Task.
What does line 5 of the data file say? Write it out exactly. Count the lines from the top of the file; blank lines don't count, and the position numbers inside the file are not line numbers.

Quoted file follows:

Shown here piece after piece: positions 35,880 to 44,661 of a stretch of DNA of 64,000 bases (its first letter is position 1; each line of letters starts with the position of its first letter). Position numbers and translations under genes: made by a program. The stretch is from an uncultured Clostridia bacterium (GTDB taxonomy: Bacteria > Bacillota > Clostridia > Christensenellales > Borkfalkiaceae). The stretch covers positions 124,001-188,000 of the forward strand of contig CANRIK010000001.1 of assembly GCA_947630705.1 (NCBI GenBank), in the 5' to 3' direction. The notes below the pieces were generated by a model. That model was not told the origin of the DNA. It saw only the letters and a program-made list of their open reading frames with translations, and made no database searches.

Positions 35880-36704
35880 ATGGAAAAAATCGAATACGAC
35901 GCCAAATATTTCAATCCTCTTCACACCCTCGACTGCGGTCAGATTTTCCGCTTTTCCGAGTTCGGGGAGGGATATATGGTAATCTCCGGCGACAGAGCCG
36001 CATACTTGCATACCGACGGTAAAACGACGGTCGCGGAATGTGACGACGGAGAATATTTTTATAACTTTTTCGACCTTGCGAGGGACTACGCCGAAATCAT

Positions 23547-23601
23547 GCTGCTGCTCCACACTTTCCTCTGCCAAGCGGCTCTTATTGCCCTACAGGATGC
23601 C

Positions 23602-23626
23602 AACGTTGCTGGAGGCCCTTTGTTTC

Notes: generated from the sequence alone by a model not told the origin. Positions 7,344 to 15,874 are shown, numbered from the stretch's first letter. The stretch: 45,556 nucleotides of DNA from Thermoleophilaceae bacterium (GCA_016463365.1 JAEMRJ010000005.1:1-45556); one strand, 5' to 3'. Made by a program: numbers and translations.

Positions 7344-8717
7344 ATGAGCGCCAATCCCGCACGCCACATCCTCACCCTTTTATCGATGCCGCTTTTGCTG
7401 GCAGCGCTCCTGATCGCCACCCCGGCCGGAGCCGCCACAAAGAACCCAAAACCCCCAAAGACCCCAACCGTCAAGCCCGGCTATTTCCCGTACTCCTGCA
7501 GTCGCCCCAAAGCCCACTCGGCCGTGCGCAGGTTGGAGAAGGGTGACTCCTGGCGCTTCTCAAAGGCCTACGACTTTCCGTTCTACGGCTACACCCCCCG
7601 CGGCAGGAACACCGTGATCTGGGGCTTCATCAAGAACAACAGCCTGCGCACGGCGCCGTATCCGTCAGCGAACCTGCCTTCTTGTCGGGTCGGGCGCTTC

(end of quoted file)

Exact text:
36001 CATACTTGCATACCGACGGTAAAACGACGGTCGCGGAATGTGACGACGGAGAATATTTTTATAACTTTTTCGACCTTGCGAGGGACTACGCCGAAATCAT